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Changes to the Residential Tenancies Act 1986 to protect victims/survivors of family violence

15 October 2020.

Why and when were changes made to the Act?

The Residential Tenancies Amendment Act (RTAA) 2020 came into force on 12 August 2020. A range of changes were made to modernise and clarify the Residential Tenancies Act (RTA) 1986, to:

  • Improve security of tenure for tenants
  • Support good faith relationships in the renting environment
  • Improve tenants’ ability to assert their legal rights.

At the select committee public submissions stage, people raised concerns about the lack of protection for tenants who are victims/survivors of family violence. Through a Supplementary Order Paper, changes to the Residential Tenancies Amendment Bill were made to enable a victim of family violence to leave a tenancy at short notice if they provide their landlord with a family violence withdrawal notice.

Before the changes, there were no provisions either in the RTA or the Family Violence Act that specifically addressed a situation where a victim needs to exit a tenancy at short notice to remove themselves from harm. In this situation, a victim of family violence remains liable for rental payments, plus any break lease fees, to recompense the landlord for having to find other tenants.

What family violence changes were made?

The RTAA now includes some changes that will ensure tenants experiencing family violence are able to leave tenancies if they need to.

These changes make it possible for a victim of family violence to leave a tenancy quickly by providing their landlord with a family violence withdrawal notice. The definition of family violence is the same as that in the Family Violence Act 2018, and includes physical abuse, sexual abuse, and psychological abuse.

The minimum notice period for a victim leaving a tenancy is two days, and after the withdrawal date the tenant will not be liable for any further rent.

The victim will not be liable to the landlord for any compensation or any additional rent after the withdrawal date, though liabilities incurred previously would stand. The tenancy will end in its entirety if the victim is the sole tenant. The tenancy will continue for any remaining co-tenants.

When does the law change take effect?

This law change will become operational once regulations are made which prescribe, among other things, who can make a declaration as evidence of the family violence for the purposes of the withdrawal notice. It is expected that regulations will be in place by August 2021.

Regulation development

Along with the family violence withdrawal notice, the tenant will need to provide accompanying evidence to their landlord. This and other matters, such as what other information will need to be included in the withdrawal notice, will be prescribed in regulations, which are still to be developed.

How will changes affect victims/survivors of family violence?

Under the RTAA, family violence victims/survivors who are tenants under a fixed-term or periodic tenancy will be able to withdraw from the tenancy by giving at least two days’ notice to the landlord. Their notice must come with evidence that the tenant has been a victim of family violence while a tenant of the premises.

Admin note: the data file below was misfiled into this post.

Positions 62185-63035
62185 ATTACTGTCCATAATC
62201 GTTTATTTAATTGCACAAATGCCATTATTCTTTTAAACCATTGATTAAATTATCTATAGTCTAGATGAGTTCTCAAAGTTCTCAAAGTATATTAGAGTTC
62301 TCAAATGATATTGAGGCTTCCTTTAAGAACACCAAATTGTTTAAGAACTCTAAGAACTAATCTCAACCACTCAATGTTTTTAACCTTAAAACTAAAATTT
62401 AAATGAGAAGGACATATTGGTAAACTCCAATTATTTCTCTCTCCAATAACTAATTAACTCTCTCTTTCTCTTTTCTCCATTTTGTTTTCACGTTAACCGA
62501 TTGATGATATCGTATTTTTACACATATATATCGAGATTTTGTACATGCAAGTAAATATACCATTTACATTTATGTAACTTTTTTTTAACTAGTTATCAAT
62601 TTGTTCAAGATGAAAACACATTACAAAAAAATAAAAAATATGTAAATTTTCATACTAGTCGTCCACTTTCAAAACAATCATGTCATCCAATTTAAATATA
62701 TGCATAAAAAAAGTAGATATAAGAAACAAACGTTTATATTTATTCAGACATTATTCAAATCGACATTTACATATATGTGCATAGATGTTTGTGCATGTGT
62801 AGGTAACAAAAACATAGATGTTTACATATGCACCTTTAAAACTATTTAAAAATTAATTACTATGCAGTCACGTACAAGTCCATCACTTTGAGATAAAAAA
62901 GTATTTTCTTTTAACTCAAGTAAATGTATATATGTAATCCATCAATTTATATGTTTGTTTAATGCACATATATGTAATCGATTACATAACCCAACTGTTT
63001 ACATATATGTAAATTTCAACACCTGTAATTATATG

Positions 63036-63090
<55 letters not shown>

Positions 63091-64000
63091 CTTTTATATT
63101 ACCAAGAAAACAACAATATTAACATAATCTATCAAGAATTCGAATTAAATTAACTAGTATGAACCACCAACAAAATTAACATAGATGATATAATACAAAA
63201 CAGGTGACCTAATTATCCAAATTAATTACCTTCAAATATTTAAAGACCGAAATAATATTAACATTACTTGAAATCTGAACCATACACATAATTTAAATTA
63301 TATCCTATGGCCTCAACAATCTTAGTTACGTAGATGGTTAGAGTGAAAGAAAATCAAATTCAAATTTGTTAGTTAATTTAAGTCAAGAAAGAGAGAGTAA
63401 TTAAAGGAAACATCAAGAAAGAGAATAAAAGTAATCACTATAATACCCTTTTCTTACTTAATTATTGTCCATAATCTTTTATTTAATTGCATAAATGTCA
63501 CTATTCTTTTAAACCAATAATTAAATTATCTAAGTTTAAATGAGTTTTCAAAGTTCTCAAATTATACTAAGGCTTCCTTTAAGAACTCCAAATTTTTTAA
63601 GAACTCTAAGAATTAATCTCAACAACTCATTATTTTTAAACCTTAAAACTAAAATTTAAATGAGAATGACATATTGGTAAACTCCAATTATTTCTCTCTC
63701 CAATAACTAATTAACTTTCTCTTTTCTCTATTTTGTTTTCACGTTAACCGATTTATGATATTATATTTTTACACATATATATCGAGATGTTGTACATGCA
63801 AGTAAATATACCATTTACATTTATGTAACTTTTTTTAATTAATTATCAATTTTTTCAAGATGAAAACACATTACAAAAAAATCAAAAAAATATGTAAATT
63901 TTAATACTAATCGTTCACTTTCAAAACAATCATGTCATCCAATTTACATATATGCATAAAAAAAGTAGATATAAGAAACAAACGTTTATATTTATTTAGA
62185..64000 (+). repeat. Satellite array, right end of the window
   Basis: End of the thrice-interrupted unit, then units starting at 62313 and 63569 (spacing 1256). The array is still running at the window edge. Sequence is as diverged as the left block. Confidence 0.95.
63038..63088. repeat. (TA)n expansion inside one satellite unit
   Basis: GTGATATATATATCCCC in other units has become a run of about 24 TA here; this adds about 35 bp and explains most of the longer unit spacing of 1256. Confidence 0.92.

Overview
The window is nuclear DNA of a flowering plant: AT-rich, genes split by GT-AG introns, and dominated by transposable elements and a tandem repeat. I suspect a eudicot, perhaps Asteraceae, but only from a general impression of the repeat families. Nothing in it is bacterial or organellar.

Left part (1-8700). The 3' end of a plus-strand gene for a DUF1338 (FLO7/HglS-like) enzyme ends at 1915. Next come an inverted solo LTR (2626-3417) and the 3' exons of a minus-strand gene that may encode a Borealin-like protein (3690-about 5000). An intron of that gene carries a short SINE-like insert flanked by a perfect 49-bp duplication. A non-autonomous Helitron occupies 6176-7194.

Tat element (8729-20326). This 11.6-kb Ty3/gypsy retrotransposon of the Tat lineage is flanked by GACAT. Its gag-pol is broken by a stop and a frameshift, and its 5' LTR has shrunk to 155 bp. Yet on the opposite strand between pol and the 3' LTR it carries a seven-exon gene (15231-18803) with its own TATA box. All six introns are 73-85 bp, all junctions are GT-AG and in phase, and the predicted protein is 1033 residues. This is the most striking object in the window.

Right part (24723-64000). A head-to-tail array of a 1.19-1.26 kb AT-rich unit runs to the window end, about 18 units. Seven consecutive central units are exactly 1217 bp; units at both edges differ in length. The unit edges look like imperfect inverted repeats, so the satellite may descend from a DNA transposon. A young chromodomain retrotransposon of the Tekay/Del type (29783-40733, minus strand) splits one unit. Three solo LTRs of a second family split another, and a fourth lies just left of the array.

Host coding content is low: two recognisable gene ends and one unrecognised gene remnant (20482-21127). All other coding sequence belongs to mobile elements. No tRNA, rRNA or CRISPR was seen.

Any victim/survivor who withdraws from their tenancy will no longer be responsible for obligations under their tenancy agreement and under the RTA, unless they were liable under the tenancy for anything which happened prior to the withdrawal notice date.

The withdrawing victim/survivor or their agent must also give each remaining tenant at their premises notice of their withdrawal, no later than two days after the date of their withdrawal. They will not, however, need to provide any supporting evidence of violence to any remaining tenants. Nor will they need to inform their remaining tenants they are leaving because of violence.

The following changes have also been made to protect the privacy and safety of tenants who serve family violence withdrawal notices:

  • for any application to the Tenancy Tribunal concerning a family violence withdrawal notice, hearings must be held in private, evidence may be given remotely, and the names and identifying details of the parties must be suppressed by the Tenancy Tribunal; and
  • the disclosure of a family violence withdrawal notice or supporting evidence without authorisation is an unlawful act subject to maximum exemplary damages of $3,000.

More information

The Government’s media release is on the Beehive website

The Supplementary Order Paper can be found on the Legislation website

Questions and Answers on the RTA changes can be found on the Ministry of Housing and Urban Development website. Information on the family violence provisions starts page 42.

Further information about what the RTA changes mean will be published on the Housing and Urban Development website once the regulations are developed and before the changes come into force.

If you have any questions, please email us:

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